The End of Death

The End of Death

The End of Death

Revelation 21:3-4

Sunday, October 15, 2023 at The First Congregational Church of Marshalltown, Iowa


  • Introduction

I remember visiting a woman who was in hospice and knew that she did not have long to live.  Well into her 90’s, her heart had become weak and all medical science could do was keep her comfortable as she lived her last days.  Strong in Christ, she referred to her impending death as her home-going and looked forward to loved ones she would see again, including her beloved husband who had passed tens years prior.  Her grown children visited her often and she remained gracious and at peace until she passed away.  She had long before made all the necessary arrangements for her funeral and final financial matters, so none of that was a burden to her family.  I admired her and, in a way, envied her because she had died as she lived, strong, loving, at peace with her loved ones and with the Lord.  Her attitude echoed the words of 1 Corinthians 15:55, “O Death, where is your sting?  O Hades, where is your victory?”  She lived out the promise found at the end of the Bible.


  • Set the stage

The Apostle John, imprisoned on a miserable rock of an island called Patmos and forced to work in the salt mine there, has a vision of God, the future and eternity that he committed to paper and is now the Book of Revelation.  In it are many promises, but for today I want to ponder just one, a most important one at the end of the book that dares to declare that even death will come to an end. 

  • Revelation 21:3-4 (NKJV)

And I heard a loud voice from heaven saying, “Behold, the tabernacle of God is with men, and He will dwell with them, and they shall be His people. God Himself will be with them and be their God.  And God will wipe away every tear from their eyes; there shall be no more death, nor sorrow, nor crying.  There shall be no more pain, for the former things have passes away.”


  • tabernacle

There is so much to consider in this passage; a promise that God will be with them and be their God-something that echoes all the way back to Genesis, that He will wipe away every tear from their eyes, there will be no more pain or suffering, for the old things have passed away.  By the way, that same phrase, “old things have passed away,” is found in 2 Corinthians 5;17 that describes the spiritual state of new life for the follower of Christ.

For now, let’s just look at the promise that says, “the tabernacle of God is with men.”  Before the temple was built in the Old Testament, the center of worship was a portable building, the Tabernacle.  The verb, “to tabernacle,” is found only twice in the New Testament.  The first time is John 1:14:  “And the Word became flesh and dwelt among us, (tabernacled with us), and we beheld His glory, the glory as of the only begotten of the father, full of grace and truth.  The other place is here in Revelation 21:3. The literal translation is that God “sets up His tent” with us, in a complete reversal of the Fall in the Garden of Eden, God dwells with His people up close and personal.  This goes beyond our deaths.  It goes beyond anyone’s death.  In Christ we live to see the end of death.”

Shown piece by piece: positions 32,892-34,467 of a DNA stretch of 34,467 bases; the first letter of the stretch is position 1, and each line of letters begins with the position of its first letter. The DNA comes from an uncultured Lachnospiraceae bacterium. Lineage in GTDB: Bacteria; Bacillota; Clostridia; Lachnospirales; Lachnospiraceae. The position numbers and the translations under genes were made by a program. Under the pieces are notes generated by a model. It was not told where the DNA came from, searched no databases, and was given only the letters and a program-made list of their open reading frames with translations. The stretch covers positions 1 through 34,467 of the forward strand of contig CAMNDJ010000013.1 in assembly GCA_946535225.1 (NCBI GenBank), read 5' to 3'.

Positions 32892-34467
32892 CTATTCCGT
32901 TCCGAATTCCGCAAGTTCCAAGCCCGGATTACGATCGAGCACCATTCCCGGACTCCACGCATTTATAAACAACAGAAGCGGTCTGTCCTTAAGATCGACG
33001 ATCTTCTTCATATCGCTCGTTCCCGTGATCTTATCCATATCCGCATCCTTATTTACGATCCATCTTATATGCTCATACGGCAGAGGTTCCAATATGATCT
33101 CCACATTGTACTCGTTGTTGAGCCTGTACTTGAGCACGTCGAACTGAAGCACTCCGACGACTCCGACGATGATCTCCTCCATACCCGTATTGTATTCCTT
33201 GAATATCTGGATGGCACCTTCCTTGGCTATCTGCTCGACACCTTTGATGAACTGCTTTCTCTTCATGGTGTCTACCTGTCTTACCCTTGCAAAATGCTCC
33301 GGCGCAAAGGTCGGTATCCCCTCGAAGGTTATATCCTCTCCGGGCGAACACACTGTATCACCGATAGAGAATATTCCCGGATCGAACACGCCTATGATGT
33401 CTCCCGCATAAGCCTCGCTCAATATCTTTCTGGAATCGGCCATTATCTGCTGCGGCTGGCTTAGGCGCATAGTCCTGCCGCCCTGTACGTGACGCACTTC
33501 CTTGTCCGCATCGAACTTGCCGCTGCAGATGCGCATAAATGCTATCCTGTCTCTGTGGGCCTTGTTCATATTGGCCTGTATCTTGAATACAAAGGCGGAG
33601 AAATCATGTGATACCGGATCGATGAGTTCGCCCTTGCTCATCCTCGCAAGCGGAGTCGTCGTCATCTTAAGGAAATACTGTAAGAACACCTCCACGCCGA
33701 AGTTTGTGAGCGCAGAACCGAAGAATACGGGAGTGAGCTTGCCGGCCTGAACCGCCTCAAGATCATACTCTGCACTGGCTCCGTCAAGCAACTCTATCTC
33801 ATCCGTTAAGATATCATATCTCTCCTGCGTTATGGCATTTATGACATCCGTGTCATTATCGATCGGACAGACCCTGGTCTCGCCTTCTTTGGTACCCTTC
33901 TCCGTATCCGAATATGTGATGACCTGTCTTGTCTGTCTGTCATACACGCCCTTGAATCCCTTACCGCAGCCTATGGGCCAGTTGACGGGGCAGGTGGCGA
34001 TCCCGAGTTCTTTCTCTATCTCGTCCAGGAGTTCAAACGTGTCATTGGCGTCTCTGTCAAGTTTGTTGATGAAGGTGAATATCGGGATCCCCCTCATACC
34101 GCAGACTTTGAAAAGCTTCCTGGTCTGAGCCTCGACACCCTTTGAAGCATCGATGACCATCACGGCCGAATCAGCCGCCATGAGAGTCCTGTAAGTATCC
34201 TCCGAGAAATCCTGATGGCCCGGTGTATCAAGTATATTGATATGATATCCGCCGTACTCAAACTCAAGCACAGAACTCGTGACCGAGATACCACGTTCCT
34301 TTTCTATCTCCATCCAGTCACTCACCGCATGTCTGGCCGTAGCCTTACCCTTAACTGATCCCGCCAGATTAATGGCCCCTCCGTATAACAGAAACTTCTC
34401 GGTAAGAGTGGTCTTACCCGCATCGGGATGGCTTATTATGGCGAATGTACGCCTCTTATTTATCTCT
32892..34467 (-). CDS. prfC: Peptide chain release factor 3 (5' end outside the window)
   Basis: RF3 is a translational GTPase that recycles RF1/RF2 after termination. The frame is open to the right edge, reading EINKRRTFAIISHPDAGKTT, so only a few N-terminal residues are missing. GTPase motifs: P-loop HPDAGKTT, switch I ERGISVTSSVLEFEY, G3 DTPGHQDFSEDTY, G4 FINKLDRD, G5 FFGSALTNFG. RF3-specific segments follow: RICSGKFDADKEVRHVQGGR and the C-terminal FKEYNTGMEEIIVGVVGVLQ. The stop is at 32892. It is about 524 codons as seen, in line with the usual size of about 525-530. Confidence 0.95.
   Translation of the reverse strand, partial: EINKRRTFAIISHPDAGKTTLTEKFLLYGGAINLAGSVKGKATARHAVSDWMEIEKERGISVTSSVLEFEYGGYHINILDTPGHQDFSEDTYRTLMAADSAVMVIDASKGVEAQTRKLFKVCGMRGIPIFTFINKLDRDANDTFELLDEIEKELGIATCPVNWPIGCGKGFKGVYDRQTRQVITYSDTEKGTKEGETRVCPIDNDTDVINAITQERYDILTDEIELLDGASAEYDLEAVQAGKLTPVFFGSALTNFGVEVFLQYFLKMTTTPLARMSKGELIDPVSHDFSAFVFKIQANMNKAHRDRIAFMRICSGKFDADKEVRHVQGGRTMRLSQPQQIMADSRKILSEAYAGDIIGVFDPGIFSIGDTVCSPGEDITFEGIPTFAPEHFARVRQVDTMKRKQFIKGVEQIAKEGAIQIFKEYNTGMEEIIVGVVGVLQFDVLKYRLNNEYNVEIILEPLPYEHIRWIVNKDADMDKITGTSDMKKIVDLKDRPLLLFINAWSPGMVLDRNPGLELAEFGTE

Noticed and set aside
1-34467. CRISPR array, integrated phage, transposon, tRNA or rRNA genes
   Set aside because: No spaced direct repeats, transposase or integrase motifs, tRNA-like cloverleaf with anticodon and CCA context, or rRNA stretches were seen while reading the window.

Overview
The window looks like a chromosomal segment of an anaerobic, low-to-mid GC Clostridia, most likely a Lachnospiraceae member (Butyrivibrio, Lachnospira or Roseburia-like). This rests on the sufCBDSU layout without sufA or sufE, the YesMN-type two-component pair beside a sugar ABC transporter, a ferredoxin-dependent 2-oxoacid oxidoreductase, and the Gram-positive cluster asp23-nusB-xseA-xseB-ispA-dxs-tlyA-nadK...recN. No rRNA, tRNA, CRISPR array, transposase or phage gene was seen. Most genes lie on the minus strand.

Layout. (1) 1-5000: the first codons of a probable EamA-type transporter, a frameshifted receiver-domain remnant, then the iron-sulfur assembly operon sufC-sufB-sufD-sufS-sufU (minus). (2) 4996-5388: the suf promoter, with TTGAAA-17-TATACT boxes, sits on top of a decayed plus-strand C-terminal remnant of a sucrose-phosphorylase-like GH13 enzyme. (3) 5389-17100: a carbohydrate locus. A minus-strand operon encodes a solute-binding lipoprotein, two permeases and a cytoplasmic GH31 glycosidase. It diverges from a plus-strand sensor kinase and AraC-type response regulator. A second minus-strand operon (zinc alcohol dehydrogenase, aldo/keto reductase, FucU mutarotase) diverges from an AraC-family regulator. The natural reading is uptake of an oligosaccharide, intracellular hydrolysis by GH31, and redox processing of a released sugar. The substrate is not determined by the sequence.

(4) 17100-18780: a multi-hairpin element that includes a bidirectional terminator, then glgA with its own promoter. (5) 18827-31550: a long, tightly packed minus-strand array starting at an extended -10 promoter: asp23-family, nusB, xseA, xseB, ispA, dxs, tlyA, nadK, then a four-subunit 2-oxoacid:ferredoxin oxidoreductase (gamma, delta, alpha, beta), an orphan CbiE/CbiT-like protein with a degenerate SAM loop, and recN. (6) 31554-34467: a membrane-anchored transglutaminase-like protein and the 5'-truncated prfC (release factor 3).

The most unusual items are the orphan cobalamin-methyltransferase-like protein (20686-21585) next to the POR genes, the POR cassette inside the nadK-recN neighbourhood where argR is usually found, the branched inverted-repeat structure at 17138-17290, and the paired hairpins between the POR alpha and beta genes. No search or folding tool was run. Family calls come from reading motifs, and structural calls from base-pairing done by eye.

• Application: Joseph Kennedy Sr. and the end to death.

There is a story about the Kennedy family that I find sad.  I don’t know for sure if it is true, but it was something I learned watching some documentary some time ago.  Joseph Kennedy Sr. patriarch of the family, was determined to make that Kennedy clan a dynasty, including having sons in positions of political power.  That included president.  I was inclined, as I watched this show, to believe that Joe Sr. had his eyes on John, but it was not the case.  The golden boy of the family was the eldest son, Joseph Jr.  He was tall, intelligent, athletic, savvy with movie star good looks and he was Joe Sr.’s pick to run for and gain the highest office in the land. 

During the Second World War, Joe Jr. volunteered to fly a plane loaded to the ceiling with explosives.  It was a dangerous assignment, but the Kennedys have always been risk-takers.  We may never know why, but the plane exploded over the English Channel, and nothing was found of the plane, its contents, or Joe Jr.  After hearing the news of his eldest son’s death, Joe Sr. spent much of the rest of his life at the family estate, seated on the balcony overlooking the ocean, drinking wine, listening to classical music and saying over and again, “the best days of my life are behind me.”  He was never the same. 

A vision of this promise will not take away the grief of such a tragedy.  Losing a beloved child is one of the worst traumas for the human soul.  But if you have a vision of this promise in Revelation, then even in the depths of despair you will still know that the best days still remain ahead.  The follower of Christ outlives even death itself.


  • Conclusion

The Bible speaks of people who through their fear of death spend their entire lives as slaves.  While death still looms over all life here on earth, and the grief of parting from loved ones is fierce and very, very painful, there is a promise that, once embedded in the back of our minds, colors how we view life and even how we view death.  Death has an end.  In Christ life stretches out before us forever.  We still grieve, but we do so with a hope that the person outside of Christ cannot even imagine.  There is an end to even death itself.